Literature Review Notes
Q. What do they do?
–Sources clumped, bringing together different texts in conversation. Sometimes across disciplines, or upon a particular topic, or that define terms.
–Find out what’s in the conversation, and where you fit in. Know the language, learn the words. “I have words.” Know the words. Sound highly educated. Don’t just say you know the words, use them.
–Brings in terms that are relevant, defines terms. You might bring in “jargon” or specialized language, but your audience may not know the terms. Also different scholars/researchers may define/use the words differently.
–“Jargon”: specialized vocabulary (related to disciplines). May use different terms to describe the same things across disciplines.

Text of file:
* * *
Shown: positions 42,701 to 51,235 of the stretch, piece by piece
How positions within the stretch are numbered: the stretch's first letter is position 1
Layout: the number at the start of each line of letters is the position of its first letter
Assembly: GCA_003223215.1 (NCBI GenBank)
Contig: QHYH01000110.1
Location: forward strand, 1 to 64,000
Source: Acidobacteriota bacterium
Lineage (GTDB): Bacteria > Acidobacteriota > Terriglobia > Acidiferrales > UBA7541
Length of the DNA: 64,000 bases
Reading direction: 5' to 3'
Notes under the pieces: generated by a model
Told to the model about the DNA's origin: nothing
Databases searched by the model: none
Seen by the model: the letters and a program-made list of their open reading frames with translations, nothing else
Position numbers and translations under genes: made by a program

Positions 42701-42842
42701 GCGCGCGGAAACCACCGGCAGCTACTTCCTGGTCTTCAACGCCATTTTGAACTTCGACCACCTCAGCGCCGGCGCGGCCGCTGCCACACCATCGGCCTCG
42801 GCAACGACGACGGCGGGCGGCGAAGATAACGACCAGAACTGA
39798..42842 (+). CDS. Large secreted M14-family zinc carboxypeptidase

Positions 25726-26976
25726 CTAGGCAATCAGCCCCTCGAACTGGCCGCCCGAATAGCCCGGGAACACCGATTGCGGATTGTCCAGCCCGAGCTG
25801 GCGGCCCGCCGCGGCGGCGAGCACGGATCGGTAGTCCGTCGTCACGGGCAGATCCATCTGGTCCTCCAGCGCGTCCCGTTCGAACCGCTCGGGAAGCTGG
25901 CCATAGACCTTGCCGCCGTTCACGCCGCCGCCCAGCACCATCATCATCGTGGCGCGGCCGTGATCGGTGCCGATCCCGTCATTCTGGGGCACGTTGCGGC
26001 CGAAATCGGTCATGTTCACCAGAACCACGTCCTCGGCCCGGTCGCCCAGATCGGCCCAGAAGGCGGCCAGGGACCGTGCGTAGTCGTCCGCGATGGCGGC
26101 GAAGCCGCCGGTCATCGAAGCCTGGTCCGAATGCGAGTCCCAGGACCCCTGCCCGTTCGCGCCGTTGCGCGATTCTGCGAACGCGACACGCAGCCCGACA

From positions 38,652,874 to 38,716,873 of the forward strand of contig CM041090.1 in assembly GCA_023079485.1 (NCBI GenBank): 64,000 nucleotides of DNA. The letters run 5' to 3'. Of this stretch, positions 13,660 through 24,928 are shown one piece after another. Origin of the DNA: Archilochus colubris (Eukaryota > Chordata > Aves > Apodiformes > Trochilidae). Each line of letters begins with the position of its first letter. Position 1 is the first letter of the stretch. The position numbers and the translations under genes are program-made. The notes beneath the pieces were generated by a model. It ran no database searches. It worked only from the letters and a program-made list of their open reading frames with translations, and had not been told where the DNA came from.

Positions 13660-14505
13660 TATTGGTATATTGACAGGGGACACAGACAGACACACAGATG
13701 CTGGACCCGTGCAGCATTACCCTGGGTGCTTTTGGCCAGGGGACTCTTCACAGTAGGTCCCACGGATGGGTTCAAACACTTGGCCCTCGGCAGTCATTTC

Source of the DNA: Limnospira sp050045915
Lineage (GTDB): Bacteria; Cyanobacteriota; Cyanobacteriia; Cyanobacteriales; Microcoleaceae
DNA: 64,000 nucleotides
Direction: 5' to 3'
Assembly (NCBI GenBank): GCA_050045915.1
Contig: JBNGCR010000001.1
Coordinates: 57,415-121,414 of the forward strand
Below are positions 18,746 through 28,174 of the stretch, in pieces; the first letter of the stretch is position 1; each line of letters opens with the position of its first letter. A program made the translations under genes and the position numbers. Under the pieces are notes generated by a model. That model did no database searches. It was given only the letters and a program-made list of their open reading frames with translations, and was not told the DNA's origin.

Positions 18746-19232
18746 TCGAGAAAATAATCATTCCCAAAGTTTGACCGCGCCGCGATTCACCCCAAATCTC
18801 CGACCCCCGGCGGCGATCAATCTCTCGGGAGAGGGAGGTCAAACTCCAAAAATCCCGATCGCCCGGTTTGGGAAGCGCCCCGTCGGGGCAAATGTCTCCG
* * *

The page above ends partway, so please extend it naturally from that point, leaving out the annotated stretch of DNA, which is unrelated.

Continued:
–Links sources together, bring sources together, next to one another, detailed and summary, critiques, key ideas, or a theory for analysis.
–Establishes the sub-genre (the specific focus of the analysis), or also the frame, how you will frame this study. The text/idea you are using to “read” or analyze your subject. (For example, if you are reading this illustrator clearly was going for the mathematical reading of a Cal-Mex taco (lot of logos there).
–Background for readers who may not be familiar with research, so you are also summarizing the important work you found that shapes how you interpret what you are researching.
–Usually happens early in an article/scholarly text. Also note the citation styles. Also note that not all literature reviews will give extensive quotes of material, but some may offer key or important quotes. Usually sources cited might be involved with larger ideas or theories.